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Success! Mugabirwe from Uganda raised $228 to fund a hysterectomy.

Mugabirwe
100%
  • $228 raised, $0 to go
$228
raised
$0
to go
Fully funded
Mugabirwe's treatment was fully funded on September 9, 2020.

Photo of Mugabirwe post-operation

September 9, 2020

Mugabirwe underwent a hysterectomy.

Mugabirwe underwent a total abdominal hysterectomy due to multiple intra-uterine fibroids. Our medical partner shared that her surgery was successful. She was discharged home with minimal complaints.

She believes she will be able to practice farming with ease since she will no longer be in pain. Having been relieved of the burden, Mugabirwe feels she will live a better life through hard work especially now that she is on her own; no husband and no children to support her. She will be able to sustain and develop herself. She plans to transform her farming into extensive farming if she manages to raise enough capital for investment.

Mugabirwe says, “I thank WATSI and Rushoroza hospital for the great support they have rendered towards my surgery. I have a big story to tell my friends and relatives. I will resume farming as soon as I recover completely.”

Mugabirwe underwent a total abdominal hysterectomy due to multiple intra-uterine fibroids. Our medical partner shared that her surgery was s...

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August 4, 2020

Mugabirwe is a small-scale farmer from Uganda. She lost her husband 10 years ago. She now lives with her parents where she practices farming.

For the last 7 years, Mugabirwe has been experiencing lower abdominal pains and severe headaches. She has been diagnosed with multiple intrauterine fibroids. She needs to undergo a hysterectomy, a procedure in which surgeons will remove her uterus.

Our medical partner, African Mission Healthcare Foundation, is requesting $228 to fund Mugabirwe’s surgery. On August 5th, she will undergo gynecological surgery at our medical partner’s care center. Once recovered, Mugabirwe will be able to resume her daily activities free of pain and her quality of life will improve.

Mugabirwe shared, “I hope to be myself again and be able to carry on my usual farming duties, help me God.”

Mugabirwe is a small-scale farmer from Uganda. She lost her husband 10 years ago. She now lives with her parents where she practices farming...

Read more

Mugabirwe's Timeline

  • August 4, 2020
    PROFILE SUBMITTED

    Mugabirwe was submitted by Joan Kadagaya, Curative Medical Support Program-Partner Representative at African Mission Healthcare, our medical partner in Uganda.

  • August 05, 2020
    TREATMENT OCCURRED

    Mugabirwe received treatment at Rushoroza Hospital. Medical partners often provide care to patients accepted by Watsi before those patients are fully funded, operating under the guarantee that the cost of care will be paid for by donors.

  • August 06, 2020
    PROFILE PUBLISHED

    Mugabirwe's profile was published to start raising funds.

  • September 09, 2020
    FULLY FUNDED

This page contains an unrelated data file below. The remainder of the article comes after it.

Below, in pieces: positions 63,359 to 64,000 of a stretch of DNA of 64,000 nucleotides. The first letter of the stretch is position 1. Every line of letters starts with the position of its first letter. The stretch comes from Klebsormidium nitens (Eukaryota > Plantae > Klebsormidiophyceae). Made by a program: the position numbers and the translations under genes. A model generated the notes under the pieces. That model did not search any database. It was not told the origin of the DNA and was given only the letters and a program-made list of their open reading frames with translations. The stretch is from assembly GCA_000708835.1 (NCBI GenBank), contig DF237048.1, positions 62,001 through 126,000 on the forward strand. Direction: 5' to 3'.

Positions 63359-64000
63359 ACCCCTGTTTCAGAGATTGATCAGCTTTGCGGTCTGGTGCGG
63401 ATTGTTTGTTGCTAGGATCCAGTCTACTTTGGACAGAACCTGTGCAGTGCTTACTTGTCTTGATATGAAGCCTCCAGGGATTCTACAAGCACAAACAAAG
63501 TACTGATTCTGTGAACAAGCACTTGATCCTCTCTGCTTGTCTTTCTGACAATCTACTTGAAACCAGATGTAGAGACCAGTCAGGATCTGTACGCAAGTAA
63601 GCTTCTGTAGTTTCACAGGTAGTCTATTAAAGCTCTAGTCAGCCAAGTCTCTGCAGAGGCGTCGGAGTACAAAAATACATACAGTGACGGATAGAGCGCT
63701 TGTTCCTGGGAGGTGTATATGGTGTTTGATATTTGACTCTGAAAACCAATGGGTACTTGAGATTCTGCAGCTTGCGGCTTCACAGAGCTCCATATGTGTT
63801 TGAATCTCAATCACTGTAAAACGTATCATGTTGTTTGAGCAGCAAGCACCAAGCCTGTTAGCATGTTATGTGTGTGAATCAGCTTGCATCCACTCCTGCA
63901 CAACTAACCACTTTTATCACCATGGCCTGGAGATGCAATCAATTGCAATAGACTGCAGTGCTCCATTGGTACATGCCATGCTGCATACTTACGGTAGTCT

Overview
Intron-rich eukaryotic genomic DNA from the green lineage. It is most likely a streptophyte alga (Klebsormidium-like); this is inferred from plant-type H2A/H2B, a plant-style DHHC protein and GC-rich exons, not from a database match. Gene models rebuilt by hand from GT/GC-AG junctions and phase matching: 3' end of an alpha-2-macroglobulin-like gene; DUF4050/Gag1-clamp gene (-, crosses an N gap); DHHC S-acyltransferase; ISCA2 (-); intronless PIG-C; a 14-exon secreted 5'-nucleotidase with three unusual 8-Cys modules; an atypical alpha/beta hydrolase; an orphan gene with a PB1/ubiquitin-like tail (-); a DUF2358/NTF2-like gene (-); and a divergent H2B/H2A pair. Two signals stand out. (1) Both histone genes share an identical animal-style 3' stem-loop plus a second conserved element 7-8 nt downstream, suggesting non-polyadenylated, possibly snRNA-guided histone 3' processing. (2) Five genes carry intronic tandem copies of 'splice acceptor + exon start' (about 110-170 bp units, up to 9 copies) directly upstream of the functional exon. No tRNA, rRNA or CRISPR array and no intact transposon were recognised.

Mugabirwe's treatment was fully funded.

  • September 09, 2020
    TREATMENT UPDATE

    Mugabirwe's treatment was successful. Read the update.

Funded by 1 donor

Funded by 1 donor

Treatment
Total Abdominal Hysterectomy
  • Cost Breakdown
  • Diagnosis
  • Procedure
On average, it costs $228 for Mugabirwe's treatment
Hospital Fees
$135
Medical Staff
$0
Medication
$24
Supplies
$38
Labs
$20
Other
$11
  • Symptoms
  • Impact on patient's life
  • Cultural or regional significance

​What kinds of symptoms do patients experience before receiving treatment?

Symptoms vary depending on the condition that requires the total abdominal hysterectomy. If the cause is cervical, uterine, or ovarian cancer, there may not be symptoms, especially if the cancer is early-stage. In more advanced cases of cervical and uterine cancers, abnormal bleeding, unusual discharge, and pelvic or abdominal pain can occur. Symptoms of ovarian cancer may include trouble eating, trouble feeling full, bloating, and urinary abnormality. If the cause is fibroids, symptoms may include heavy bleeding, pain in the pelvis or lower back, and swelling or enlargement of the abdomen.

​What is the impact on patients’ lives of living with these conditions?

Fibroids can grow large, cause abdominal pain and swelling, and lead to recurring bleeding and anemia. Cancer can cause pain and lead to death.

What cultural or regional factors affect the treatment of these conditions?

Most cervical cancer is caused by a sexually transmitted infection called human papillomavirus (HPV), which can often occur alongside a HIV infection. As a result, cervical cancer is the leading cause of cancer death among African women in areas of high HIV prevalence. Cervical cancer is also more prevalent in Africa than in the United States due to the lack of early-detection screening programs. The other conditions treated by a total abdominal hysterectomy are not necessarily more common in Africa.

  • Process
  • Impact on patient's life
  • Risks and side-effects
  • Accessibility
  • Alternatives

What does the treatment process look like?

The patient first reports for laboratory testing. The following day, the patient undergoes surgery. After the operation, the patient stays in the hospital ward for three to four days, during which she is continually monitored. The surgery is considered successful if the wound heals without infection, bleeding, or fever, and if the patient no longer experiences urinary dysfunction.

What is the impact of this treatment on the patient’s life?

In the case of uterine fibroids or early-stage cancer, a total abdominal hysterectomy is curative.

What potential side effects or risks come with this treatment?

If performed early enough, this surgery is low-risk and curative, with few side effects.

How accessible is treatment in the area? What is the typical journey like for a patient to receive care?